Despite strong accusations of massive and unjust trials from human right organisations, Egypt authorities have been accused of sexual abuses perpetrated on women, men, children and dissidents in a report publish by the Paris-base Human rights group FIDH (International Federation for Human Rights).
The report called “Exposing state hypocrisy: Sexual violence by security forces in Egypt” was released on Tuesday and points out a surge in sexual violence perpetrated with no impunity against women, men, children, dissident voices by Egypt security forces since 2013, the year the army took over power.
The human rights organisation says it has recorded widespread sexual harassment cases, rape and sexual assault with objects, anal and vaginal, “virginity tests”, electrocution of genitalia, sex-based defamation carried out by security forces and military personnel.
Interviews with victims, lawyers, and members of human rights organisation have helped the FIDH to compile substantive data on those cases.
Human rights groups and organisations quoted in the report say they have received 16 complaints lodged by parents of detained children assuming that their sons had been victims of physical assault.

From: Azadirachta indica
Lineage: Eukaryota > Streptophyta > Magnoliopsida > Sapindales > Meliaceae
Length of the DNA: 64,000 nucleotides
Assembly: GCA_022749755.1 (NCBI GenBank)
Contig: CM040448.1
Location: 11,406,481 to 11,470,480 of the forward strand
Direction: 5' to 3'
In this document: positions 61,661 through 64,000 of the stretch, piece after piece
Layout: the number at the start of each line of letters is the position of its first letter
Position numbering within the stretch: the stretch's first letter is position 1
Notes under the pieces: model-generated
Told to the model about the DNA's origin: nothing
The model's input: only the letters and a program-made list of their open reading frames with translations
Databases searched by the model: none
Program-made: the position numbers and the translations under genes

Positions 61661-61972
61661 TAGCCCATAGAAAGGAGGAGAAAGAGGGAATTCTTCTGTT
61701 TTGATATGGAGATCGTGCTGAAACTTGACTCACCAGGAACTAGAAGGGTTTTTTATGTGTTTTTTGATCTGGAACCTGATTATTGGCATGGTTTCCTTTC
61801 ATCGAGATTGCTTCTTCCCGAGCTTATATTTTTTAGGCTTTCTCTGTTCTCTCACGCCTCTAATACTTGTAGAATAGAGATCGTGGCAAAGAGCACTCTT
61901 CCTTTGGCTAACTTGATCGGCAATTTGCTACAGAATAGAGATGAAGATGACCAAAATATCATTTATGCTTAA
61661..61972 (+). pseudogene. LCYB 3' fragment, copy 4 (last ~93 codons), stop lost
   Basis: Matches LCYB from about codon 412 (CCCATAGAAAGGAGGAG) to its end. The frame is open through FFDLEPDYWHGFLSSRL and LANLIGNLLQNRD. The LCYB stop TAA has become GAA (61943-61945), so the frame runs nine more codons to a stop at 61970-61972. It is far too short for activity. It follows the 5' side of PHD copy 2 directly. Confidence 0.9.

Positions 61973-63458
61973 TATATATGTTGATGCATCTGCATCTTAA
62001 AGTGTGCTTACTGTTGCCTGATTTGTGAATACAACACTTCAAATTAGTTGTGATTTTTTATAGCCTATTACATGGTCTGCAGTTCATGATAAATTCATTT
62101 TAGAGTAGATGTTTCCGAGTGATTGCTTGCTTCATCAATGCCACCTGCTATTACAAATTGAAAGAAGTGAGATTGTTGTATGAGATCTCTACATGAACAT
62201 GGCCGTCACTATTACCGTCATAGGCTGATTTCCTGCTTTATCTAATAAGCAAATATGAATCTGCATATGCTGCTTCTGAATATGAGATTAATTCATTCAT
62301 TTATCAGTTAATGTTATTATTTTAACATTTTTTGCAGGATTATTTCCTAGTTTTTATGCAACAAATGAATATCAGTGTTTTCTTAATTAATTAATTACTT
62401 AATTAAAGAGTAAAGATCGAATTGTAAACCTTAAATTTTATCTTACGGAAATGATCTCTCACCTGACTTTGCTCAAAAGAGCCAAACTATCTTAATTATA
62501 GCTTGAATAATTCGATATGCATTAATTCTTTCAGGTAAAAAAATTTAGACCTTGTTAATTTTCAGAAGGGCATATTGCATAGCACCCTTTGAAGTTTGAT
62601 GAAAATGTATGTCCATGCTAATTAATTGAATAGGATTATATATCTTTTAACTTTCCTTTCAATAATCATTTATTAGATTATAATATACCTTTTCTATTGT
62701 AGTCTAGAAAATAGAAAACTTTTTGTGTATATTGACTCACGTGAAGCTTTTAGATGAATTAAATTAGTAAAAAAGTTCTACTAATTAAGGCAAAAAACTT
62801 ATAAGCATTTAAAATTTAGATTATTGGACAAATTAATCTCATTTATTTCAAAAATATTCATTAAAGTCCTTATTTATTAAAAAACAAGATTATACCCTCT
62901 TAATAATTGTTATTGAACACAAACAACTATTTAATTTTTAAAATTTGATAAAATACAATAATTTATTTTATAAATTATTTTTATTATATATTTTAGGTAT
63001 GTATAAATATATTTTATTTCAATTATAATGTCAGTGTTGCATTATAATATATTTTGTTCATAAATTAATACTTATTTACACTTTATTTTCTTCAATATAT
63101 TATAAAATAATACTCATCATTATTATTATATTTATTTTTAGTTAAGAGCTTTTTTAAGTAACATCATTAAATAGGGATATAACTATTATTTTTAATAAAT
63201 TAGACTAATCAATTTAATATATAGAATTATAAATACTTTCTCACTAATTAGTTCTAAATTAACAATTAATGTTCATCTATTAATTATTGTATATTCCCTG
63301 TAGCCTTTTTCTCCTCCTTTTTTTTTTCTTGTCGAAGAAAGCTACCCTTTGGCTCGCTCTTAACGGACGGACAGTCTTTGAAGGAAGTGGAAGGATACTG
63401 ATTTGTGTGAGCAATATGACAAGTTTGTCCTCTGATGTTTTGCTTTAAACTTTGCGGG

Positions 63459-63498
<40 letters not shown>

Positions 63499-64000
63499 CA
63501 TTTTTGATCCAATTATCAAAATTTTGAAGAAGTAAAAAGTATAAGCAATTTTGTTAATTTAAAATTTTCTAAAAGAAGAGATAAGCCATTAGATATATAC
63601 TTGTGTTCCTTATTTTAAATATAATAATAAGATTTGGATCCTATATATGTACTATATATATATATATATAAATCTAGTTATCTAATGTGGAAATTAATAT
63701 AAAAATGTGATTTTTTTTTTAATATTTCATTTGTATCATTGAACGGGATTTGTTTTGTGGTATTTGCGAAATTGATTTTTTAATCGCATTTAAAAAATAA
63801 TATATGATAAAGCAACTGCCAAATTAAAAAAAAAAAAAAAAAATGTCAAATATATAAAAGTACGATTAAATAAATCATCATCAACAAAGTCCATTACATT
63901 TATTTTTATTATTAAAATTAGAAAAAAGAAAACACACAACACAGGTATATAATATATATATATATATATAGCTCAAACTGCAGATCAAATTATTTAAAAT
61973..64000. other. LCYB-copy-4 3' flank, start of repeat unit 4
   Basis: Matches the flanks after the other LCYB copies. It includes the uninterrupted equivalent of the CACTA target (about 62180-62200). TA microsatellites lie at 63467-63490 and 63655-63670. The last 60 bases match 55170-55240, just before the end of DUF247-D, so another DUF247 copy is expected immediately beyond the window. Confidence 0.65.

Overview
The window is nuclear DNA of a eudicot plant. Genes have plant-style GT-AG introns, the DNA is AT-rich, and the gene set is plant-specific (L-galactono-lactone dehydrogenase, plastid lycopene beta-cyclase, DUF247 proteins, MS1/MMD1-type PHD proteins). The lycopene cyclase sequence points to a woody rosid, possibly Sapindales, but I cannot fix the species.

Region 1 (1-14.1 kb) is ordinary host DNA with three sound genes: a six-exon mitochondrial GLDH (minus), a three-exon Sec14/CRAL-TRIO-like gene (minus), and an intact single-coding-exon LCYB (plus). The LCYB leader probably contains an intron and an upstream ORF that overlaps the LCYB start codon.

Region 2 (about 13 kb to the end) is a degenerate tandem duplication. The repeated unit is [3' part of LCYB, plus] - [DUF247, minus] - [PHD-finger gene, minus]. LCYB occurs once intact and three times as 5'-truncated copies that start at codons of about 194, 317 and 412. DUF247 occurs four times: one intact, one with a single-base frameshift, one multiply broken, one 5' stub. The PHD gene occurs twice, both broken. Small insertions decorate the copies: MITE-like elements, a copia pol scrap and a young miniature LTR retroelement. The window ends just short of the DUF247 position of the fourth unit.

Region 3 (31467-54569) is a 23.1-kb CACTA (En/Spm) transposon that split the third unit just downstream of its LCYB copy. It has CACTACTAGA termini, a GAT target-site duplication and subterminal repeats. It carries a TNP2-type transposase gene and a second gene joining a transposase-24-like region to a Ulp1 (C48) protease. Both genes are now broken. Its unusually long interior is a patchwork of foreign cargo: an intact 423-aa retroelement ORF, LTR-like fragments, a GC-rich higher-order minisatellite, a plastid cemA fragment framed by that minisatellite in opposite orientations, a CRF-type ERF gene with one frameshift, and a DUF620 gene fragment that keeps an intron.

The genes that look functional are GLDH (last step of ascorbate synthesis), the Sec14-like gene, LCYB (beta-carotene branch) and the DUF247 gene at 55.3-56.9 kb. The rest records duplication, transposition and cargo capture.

There were also cases of sexual assault perpetrated against students. FIDH quoted a student victim of sexual assault as saying: “The women guards came at dawn to drag us along the floor without giving us time to cover ourselves appropriately.”
“They lined us up facing the wall and we were surrounded by members of the anti-riot force and the guards then started frisking us while undressing us and harassing us.”
Reports of 10 sexual assaults including rapes of minors were also issued by another human rights group in this report.
Between 2011 and 2014, FIDH also documented sexual violence committed against women in public, from cases of mob rape and sexual assault perpetrated by civilians during demonstrations around Tahrir Square.
Working for the human rights group, Katherine Booth assumes that government or Egyptian authorities are aware of the cases but have turned a blind eye.
“There’s a very widespread nature to the crimes and nobody has been held to account which could indicate that this is tolerated by the Egyptian authorities, if not encouraged.”
FIDH president Karim Lahidji accuses authorities of the using cynical political strategy to stem any opposition.
“The scale of sexual violence occurring during arrests and in detention, the similarities in the methods used and the general impunity enjoyed by the perpetrators point to a cynical political strategy aimed at stifling civil society and silencing all opposition,” he said.
FIDH says it recorded 114 rape cases in 2012 including 9.468 cases of harassment or sexual explicit gestures in 2012.